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Overdoing Vitamin Supplements Could Cause Diarrhea, Hair Loss

Supplements
  • Taking vitamin supplements you might not need is not only pointless, but can be dangerous.
  • If you’re not deficient in a nutrient, your body can’t use it as a supplement, registered nutritionist Rhiannon Lambert told Insider.
  • Overdosing can lead to harmful side effects, like diarrhea or hair loss.

Vitamin supplements can be useful for filling nutritional gaps in our diets. 31% of Americans are at risk of at least one vitamin deficiency, research suggests.

But there are potential problems with taking vitamin supplements your body doesn’t need, registered nutritionist Rhiannon Lambert explains in her upcoming book, “The Science of Nutrition.” 

If you take a vitamin supplement and your body isn’t deficient in that nurtient, in some cases, toxic build-up can occur, which can lead to issues like nausea, diarrhea, stomach cramps, hair loss, gastrointestinal upset, fatigue, and mild nerve damage, Lambert told Insider.

Water soluble vitamins are excreted, but fat-soluble ones build up

Some vitamins are water-soluble, such as vitamin C and the B vitamins, which means they are excreted through urine if not needed, which is why you might see bright yellow urine after taking certain vitamin tablets.

Others are fat-soluble, such as vitamins A, D, E, and K, which the body can’t get rid of.

“They don’t leave the body and toxicity can build up over time,” Lambert said, which can lead to overdose, and in extreme cases, a visit to the emergency room

Taking too much vitamin C can cause digestive issues

Overdoing water-soluble vitamins is less dangerous than overdoing fat-soluble ones, but overdosing on vitamin C, for example, while rare, can still cause nausea, diarrhea, and stomach cramps, according to Lambert.

Vitamin C has many benefits, including keeping the immune system healthy, but most people don’t need a supplement if they’re eating a decent amount of fruit and vegetables, she said.

An orange or a cup of strawberries, chopped red pepper, or broccoli provides the recommended daily 65-90 milligrams of vitamin C, according to the Mayo Clinic.

Lambert and other experts recommend a “food first” approach to nutrition, because it’s easier for your body to absorb vitamins from food, rather than in supplement form. 

Some capsules don’t disintegrate quickly enough for the body to use the nutrients, especially if the coating is shiny or waxy, she said.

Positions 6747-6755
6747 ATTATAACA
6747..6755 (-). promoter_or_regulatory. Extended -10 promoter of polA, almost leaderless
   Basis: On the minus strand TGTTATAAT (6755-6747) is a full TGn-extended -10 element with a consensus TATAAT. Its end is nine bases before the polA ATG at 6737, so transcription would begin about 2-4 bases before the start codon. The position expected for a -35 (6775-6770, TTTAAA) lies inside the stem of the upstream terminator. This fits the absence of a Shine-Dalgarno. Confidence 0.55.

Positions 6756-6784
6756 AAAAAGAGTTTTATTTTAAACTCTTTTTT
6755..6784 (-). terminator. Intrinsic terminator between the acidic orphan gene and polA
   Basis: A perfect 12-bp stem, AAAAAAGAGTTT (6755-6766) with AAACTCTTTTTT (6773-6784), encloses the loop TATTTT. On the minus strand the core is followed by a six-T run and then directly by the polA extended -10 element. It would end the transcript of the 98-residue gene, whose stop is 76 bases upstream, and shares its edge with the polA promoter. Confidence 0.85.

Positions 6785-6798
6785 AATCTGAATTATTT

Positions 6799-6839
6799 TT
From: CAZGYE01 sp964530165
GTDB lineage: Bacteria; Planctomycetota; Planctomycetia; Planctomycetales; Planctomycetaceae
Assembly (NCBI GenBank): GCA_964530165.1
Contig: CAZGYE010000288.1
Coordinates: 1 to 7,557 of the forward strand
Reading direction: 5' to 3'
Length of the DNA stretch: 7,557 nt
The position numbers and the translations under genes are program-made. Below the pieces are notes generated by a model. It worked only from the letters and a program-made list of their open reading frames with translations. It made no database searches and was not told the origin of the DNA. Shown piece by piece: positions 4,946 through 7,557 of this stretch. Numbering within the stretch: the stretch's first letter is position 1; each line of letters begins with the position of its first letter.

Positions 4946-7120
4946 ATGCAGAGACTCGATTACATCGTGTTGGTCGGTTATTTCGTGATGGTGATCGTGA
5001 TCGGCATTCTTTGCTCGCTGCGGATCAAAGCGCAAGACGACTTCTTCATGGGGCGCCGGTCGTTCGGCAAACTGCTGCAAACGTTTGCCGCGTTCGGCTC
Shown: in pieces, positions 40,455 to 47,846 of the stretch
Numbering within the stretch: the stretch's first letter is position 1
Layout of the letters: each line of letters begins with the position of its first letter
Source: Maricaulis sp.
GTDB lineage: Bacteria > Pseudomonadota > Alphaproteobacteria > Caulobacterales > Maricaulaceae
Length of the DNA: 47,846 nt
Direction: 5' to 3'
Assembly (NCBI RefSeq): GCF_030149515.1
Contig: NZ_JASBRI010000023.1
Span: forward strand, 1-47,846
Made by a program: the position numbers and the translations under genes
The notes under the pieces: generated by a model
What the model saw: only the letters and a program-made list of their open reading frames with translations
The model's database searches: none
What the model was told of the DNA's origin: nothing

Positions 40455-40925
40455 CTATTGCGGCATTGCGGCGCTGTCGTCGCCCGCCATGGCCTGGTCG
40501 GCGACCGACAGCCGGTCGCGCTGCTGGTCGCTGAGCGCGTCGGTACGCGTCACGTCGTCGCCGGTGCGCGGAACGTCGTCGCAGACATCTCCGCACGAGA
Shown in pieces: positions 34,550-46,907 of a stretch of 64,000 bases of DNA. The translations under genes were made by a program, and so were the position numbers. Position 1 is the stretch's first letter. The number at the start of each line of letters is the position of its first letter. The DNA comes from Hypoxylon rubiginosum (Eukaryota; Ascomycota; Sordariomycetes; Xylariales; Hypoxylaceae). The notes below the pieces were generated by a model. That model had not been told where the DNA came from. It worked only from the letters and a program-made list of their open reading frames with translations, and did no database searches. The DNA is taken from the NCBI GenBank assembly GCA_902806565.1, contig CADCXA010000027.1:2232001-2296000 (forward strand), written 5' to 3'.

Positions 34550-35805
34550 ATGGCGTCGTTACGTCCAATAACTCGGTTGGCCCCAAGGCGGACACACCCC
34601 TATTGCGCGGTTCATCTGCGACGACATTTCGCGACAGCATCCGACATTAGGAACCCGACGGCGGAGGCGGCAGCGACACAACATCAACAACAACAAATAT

It’s ‘pointless’ taking supplements your body doesn’t need

Unless you are deficient in a certain nutrient, it’s “pointless” taking a supplement, Lambert said because, “the body will only take what it needs.”

Many people opt for multivitamin tablets, which can be counterproductive because the vitamins and minerals compete and it’s too much for the body to use in one go, Lambert said.

“It can really disrupt your digestive system,” she said.

Lambert said she often sees clients who are struggling with stomach cramps and think they have IBS, but once they stopping taking their multivitamin, the problem goes away.

Supplement needs are individual

There are specific circumstances and individual differences that can affect someone’s vitamin requirements, for example, if you’re pregnant, elderly, or have been advised by your doctor.

In many parts of the world it’s recommended to take a vitamin D supplement, especially in the winter months when there’s less sunlight.

“You’re never really going to get enough vitamin D from your diet, especially in the UK, which is why people should be supplementing 10 micrograms a day all year round,” Lambert said.

The only real way to know if you’re deficient in a certain nutrient is to see your doctor and have a blood test.

If you experience severe hair loss, a burning sensation in the feet or tongue, slow-healing wounds, bone pain, irregular heartbeat, or poor night vision, see your doctor as these can all be signs of nutrient deficiency, according to Rush University Medical Center.

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